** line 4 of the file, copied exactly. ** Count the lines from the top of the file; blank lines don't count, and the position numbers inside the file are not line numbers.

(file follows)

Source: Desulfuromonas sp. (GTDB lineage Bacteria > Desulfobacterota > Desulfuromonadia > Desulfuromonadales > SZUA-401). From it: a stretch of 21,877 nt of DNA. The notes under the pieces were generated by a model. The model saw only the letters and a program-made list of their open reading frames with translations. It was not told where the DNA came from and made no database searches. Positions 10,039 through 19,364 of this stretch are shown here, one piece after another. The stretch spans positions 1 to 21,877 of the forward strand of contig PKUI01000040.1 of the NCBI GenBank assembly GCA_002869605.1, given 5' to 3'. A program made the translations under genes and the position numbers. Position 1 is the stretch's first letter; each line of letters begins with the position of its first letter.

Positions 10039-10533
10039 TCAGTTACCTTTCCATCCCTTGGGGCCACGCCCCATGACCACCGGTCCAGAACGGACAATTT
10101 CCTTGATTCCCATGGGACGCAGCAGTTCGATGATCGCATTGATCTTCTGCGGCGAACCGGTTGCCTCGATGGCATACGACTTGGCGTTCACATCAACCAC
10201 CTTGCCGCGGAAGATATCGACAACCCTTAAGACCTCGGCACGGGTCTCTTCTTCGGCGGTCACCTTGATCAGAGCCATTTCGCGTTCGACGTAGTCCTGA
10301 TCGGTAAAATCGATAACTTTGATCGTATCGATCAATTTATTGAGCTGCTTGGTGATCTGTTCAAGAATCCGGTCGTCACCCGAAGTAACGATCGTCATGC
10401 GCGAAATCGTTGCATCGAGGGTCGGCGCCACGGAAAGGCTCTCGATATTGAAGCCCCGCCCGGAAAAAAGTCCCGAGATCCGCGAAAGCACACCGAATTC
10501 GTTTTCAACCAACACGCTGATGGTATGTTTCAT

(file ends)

10101 CCTTGATTCCCATGGGACGCAGCAGTTCGATGATCGCATTGATCTTCTGCGGCGAACCGGTTGCCTCGATGGCATACGACTTGGCGTTCACATCAACCAC